Thursday, 2 October 2014

0111 Mirador de Quetzales, Costa Rica to La Concepcion, Panama

Woke up with the alarm at 5.15 am, and by 6 am were outside and ready to go off with Jason our guide on the Quetzal hunt, that yesterday we didn’t even know we could do !  The rain and cloud of the night before had gone, and the sun was just coming up, giving spectacular views over the mountains. Two little birds were playing in the bushes outside our cabin, and Jason bought us a cup of coffee before we set off.  We had to drive some 8 kms to the National Park to start our hunt, so we had to clear everything out of the back of Troopie so Jason and his big telescope and tripod could fit in.

The little dirt roads we went down into the National Park were even narrower and bumpier than those to our lodging, but we eventually got in and parked in someone’s driveway (Jason seemed to know everyone !), and set off behind Jason sown this steep grass and slippery bank, through the bushes and under trees, wondering where on earth he was leading us.  Janet is not quite as sure-footed as a mountain goat, and was slipping and sliding all over the place –
These quetzales had better be good !!  Jason was warbling away with his quetzal call to try and attract a bird, and we continued to stagger along behind him.  Eventually we came back out onto the road again where we had started, and it was much easier.  And then who spotted the first quetzal but old hawk-eye Giles !  Don’t quite know how, as I had never seen one before, but I did, and even though all I could see was an outline in the shadow of the tree, with Jason’s telescope it came to life and we could see more of the brightly coloured plumage and its long tail feathers.  Exciting.

Moving on round the path a little further, Jason
then spotted another one, and in a sunnier spot, so its colouring was much brighter and clearer, and we managed to get a really good view and some great photos.  After a while we realised he had a big seed in his beak, and he appeared to swallow it for a few minutes, then regurgitate it and hold it in his beak, before swallowing it again. Eventually he spat it out, and shortly afterwards flew away, presumably to search for another one.  After a couple of hours of clambering round, and looking for and watching quetzals, we went home for a good Costa Rican hot breakfast and coffee, happy to have spotted an elusive quetzal.  The money of Guatemala is named the Quetzal, so this is an important bird in Central America.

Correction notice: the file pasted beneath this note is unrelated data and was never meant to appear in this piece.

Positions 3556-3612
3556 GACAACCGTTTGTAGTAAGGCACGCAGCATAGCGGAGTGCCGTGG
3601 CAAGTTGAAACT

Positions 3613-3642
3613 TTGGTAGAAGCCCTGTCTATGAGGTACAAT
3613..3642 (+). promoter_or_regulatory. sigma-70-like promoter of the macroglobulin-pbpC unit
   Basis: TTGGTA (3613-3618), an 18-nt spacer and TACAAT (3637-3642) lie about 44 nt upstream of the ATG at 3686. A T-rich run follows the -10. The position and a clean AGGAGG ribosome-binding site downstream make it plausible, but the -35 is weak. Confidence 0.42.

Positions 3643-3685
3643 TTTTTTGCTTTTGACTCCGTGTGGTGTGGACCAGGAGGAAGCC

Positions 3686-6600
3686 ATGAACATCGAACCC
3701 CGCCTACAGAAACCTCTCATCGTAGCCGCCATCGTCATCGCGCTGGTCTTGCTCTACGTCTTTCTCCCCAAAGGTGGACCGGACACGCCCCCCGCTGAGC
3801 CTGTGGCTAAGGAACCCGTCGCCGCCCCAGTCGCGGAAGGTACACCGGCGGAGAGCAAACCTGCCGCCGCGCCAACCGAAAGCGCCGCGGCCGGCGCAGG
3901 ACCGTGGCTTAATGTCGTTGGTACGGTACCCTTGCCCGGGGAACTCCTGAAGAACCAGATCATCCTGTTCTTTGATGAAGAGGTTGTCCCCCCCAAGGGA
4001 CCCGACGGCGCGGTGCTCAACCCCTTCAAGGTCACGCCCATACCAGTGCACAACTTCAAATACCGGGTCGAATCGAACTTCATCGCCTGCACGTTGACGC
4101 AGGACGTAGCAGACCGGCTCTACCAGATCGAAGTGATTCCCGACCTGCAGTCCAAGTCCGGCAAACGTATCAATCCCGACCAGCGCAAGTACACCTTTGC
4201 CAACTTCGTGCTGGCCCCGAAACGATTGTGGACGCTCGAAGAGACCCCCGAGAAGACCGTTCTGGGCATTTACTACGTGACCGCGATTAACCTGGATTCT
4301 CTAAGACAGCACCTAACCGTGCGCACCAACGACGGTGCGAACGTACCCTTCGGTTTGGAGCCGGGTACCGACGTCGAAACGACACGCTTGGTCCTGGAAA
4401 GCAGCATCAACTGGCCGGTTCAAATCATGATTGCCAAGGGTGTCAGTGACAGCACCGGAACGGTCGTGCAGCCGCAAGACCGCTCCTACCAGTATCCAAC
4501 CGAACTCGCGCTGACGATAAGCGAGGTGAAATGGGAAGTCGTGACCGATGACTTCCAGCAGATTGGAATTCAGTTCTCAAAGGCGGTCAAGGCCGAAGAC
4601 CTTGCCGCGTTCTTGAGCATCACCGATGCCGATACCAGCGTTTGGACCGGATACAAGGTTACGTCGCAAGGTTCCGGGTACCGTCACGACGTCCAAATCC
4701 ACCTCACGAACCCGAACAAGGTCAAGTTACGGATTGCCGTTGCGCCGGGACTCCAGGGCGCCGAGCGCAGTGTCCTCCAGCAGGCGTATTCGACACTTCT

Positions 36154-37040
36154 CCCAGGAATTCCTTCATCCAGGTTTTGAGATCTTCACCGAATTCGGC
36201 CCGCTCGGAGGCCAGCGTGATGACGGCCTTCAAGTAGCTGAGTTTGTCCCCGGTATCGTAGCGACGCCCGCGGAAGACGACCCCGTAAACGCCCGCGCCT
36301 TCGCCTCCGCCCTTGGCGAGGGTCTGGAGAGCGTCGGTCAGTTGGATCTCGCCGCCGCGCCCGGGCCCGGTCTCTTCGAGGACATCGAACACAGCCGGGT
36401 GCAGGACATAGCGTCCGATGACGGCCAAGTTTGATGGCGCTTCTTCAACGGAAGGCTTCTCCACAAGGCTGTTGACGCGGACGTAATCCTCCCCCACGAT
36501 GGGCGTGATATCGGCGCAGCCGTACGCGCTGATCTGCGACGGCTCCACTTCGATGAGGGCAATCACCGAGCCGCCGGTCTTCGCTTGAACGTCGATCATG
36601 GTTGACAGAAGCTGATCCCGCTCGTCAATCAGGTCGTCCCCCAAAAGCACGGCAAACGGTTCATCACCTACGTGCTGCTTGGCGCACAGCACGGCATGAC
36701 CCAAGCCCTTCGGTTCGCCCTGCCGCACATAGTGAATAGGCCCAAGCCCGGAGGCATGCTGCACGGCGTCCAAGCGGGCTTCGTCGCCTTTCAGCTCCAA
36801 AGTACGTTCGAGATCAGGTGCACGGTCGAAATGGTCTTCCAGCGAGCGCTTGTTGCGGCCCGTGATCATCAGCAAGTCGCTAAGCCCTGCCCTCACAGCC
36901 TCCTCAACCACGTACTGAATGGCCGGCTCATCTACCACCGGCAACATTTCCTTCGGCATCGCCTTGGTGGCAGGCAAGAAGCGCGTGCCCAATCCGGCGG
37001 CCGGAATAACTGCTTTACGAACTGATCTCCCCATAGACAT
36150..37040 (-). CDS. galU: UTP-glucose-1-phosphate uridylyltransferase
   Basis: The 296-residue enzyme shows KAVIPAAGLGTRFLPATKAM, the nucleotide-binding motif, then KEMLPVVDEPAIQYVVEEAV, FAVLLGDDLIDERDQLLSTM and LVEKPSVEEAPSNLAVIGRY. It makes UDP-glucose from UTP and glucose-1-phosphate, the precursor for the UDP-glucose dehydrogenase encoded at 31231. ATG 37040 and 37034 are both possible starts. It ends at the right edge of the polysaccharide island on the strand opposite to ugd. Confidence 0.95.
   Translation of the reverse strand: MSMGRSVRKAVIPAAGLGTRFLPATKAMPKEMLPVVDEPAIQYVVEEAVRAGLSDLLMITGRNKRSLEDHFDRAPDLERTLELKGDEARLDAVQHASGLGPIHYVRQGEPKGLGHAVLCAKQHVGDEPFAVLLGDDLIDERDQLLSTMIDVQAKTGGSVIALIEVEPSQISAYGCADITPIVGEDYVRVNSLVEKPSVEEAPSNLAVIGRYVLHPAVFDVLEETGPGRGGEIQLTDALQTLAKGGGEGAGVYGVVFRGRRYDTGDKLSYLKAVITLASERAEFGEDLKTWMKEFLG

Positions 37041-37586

fter breakfast I spent some time watching and photographing lots of little humming birds that we busy feeding off the sugar feeders hung around outside the restaurant – They really are amazing and colourful little birds.

Then it was time to hit the road – and just as we were taking some last photos our French friends Greg and Estelle came walking down the path !  We had told them we were here, and as they were driving this road as well, when the saw
the signs they came down to find us.  We went up to the restaurant and some coffee before setting off – Luckily Greg had not brought his motorhome all the way down the rough trail, but even so we had some difficulty getting it turned around and up the slippery path !   When he was safely out, we set off just as the clouds descended again, and we were soon driving on this busy mountain road in thick mist.  We were up around 3300 – 3400 metres, so the weather was hardly
surprising, and when the cloud cleared there were some spectacular views over the jungle covered mountains. We then got into a bit of  truck traffic jam caused by a mud slide across the road that had obviously happened overnight, blocking the road, and the workers were still clearing the mud off the road. So we just got there at the right time to get through without too much delay, although the next half hour or so was fun with trucks and cars all trying to overtake each other down the mountain road, playing their local version of Russian Roulette all the way !

As we dropped down the mountain to the sub  tropical plains (we are only 8 degrees off the equator here), we came out into the warm sunshine again, into San Isidro de El General.  We stopped at a local store to pick up some fresh bread and tortillas, before driving through the middle of town to see what was there, as we usually do.  As always, interesting to see the difference between all the towns.  At one point we passed what appeared to be an enormous pile of rubbish and plastic bags beside the road, but as we got closer we realised it was actually a wooden cart absolutely covered in rubber thongs and croc shoes that were for sale !